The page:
google software engineer interview

What is it like to be a woman in such a male-dominated field? 

It's great, there's never a long queue for the ladies’ room at IT events 😂. Personally, I have a good experience. Boys never behaved to me differently just because I am a girl and I never felt like I had any disadvantage.

There are plenty of opportunities for us women too. For example, female programmers also have the chance to attend a conference that Google organizes every year in San Francisco. Even I got there twice thanks to the competition called Code Jam to IO for Women, where 150 girls can win tickets for this event. Not only they paid for my ticket, they also covered a large part of my travel expenses.

Also, I had the chance to work for Google full-time. But as a coincidence, during that year a friend of mine recommended me to a company based in San Francisco. So, during the conference I met a co-founder of the company and she introduced me to their philosophy and what they are working on.

That sounds awesome. Did the company appeal to you so much that you decided to work for them right after the meeting in San Francisco?

I needed some time to think about it, because originally my friend told me that I could work remotely from Slovakia or maybe it would alternate with San Francisco. But at the meeting, she informed me that I will have to spend a lot of time in China in Shenzhen, which quite surprised me. However, their project attracted me so much that I've said to myself that it is a unique opportunity. So I went for it.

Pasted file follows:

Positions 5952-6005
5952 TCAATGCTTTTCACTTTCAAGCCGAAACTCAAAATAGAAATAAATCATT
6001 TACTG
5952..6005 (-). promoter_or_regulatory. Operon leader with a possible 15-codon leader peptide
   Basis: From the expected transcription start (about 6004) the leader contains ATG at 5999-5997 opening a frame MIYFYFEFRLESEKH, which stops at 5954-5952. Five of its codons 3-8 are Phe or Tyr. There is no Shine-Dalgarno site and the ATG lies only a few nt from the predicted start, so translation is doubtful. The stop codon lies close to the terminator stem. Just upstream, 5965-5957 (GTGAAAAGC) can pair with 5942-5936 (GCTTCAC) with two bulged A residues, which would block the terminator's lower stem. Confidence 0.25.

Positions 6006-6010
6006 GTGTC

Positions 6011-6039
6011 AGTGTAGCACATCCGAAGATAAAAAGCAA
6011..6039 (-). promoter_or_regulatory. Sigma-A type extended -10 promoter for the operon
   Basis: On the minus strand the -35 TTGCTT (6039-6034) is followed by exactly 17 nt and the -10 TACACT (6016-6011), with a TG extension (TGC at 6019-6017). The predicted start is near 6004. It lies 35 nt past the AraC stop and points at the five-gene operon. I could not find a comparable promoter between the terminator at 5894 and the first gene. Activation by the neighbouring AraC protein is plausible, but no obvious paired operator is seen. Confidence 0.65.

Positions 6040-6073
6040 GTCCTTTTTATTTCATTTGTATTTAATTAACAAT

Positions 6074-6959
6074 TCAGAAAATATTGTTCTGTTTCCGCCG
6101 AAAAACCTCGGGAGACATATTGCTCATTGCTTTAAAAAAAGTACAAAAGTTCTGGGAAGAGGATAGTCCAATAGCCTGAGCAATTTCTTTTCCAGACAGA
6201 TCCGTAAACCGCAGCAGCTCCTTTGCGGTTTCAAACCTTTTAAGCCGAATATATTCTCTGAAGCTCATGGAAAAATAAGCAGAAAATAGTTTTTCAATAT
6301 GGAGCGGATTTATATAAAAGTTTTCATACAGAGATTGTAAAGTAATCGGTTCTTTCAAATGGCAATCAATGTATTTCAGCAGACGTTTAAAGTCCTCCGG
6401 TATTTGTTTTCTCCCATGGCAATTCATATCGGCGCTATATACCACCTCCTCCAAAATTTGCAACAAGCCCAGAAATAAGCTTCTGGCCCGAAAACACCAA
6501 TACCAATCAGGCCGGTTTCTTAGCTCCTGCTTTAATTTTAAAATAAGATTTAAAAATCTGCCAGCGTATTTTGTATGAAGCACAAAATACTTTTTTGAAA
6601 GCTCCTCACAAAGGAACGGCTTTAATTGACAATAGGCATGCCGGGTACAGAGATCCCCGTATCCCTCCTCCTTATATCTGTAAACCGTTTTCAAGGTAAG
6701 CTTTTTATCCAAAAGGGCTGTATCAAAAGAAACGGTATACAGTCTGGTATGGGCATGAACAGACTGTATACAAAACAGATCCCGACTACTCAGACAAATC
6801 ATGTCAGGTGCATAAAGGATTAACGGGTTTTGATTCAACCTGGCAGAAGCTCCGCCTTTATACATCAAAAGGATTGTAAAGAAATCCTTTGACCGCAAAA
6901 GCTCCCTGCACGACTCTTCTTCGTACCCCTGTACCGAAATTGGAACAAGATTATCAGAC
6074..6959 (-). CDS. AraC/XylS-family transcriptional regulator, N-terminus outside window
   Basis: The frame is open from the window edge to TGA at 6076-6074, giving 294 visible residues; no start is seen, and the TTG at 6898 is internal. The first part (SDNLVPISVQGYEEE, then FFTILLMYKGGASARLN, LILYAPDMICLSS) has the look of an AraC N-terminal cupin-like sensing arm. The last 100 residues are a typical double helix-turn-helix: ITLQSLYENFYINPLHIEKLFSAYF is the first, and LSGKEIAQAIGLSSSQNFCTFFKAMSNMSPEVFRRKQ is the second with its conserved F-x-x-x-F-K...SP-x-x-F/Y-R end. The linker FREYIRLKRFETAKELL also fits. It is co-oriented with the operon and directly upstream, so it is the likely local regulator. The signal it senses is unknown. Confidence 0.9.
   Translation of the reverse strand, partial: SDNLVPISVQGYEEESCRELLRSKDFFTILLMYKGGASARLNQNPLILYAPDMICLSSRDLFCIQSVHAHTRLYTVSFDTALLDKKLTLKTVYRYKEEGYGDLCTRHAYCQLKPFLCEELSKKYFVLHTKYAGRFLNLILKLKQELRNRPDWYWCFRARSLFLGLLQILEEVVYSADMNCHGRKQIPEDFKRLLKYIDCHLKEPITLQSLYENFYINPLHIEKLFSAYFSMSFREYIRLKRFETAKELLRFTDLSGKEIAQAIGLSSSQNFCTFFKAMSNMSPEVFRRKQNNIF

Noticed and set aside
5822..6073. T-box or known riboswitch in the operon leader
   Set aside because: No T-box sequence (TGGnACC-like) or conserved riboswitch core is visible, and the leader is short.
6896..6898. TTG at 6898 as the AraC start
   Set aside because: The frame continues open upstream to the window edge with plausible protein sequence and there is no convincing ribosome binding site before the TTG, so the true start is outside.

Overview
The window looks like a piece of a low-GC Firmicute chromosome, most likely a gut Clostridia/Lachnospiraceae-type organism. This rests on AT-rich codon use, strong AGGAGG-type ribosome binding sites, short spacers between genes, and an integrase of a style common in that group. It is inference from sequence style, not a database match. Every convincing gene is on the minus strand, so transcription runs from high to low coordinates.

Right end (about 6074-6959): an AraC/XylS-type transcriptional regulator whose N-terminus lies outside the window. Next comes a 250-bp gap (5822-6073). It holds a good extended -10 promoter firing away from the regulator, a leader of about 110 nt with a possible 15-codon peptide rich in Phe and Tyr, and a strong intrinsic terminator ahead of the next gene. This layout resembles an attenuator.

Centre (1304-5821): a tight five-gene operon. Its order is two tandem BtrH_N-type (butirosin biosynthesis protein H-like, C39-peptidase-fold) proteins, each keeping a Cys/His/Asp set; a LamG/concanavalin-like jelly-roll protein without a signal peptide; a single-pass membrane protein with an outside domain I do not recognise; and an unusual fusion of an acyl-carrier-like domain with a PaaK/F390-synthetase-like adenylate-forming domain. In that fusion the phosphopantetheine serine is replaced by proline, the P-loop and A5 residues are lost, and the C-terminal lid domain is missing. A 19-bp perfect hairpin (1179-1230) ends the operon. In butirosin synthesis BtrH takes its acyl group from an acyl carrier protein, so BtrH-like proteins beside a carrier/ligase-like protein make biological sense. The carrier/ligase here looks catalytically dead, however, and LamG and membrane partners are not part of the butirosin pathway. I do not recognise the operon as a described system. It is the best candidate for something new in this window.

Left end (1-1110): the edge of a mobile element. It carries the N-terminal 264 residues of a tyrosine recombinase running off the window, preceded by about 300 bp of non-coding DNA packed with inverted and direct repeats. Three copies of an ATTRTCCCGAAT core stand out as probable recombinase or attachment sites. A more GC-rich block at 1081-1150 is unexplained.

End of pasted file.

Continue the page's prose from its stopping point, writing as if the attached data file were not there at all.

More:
What is the project about and what kind of company is it?

It's basically a very fresh startup founded about a year and a half ago. Our first product which we are currently working on is kegg. It's a vaginal probe that helps women get pregnant. I'm more invested in it than in any other project that I've worked on before. It's also pretty diverse, which means that I can keep learning a lot of new things there.

So, basically you're programming a software for a vaginal probe.

Yes, but since we are only four developers in the company, I have more tasks. Partly, I work on a firmware which is a software that helps to run our device and I test it at the same time. Also, I work on a server where are algorithms and data processing. I also manage our website and work in Google Analytics.

How does the device work?

In the vagina, the woman has the so-called cervical mucus, which changes during the cycle and during the ovulation it changes so it is permeable for sperms. This period can be calculated but calculations are not always accurate as there are many factors that can delay the fertility phase.

With our device, we can directly detect the fluid-structure changes and, based on that, determine whether a so-called fertile window has begun. It is a phase when the woman has the highest chance of conceiving a baby.

The device works by inserting it into the vagina, turning on the measurement and taking it out after two minutes. The acquired data are sent to the server, analyzed and synchronized with the mobile app in a few seconds. Therefore, the user has all the data within the app and can view all of her cycles in graphs or also check the prediction when she may expect the next menstruation.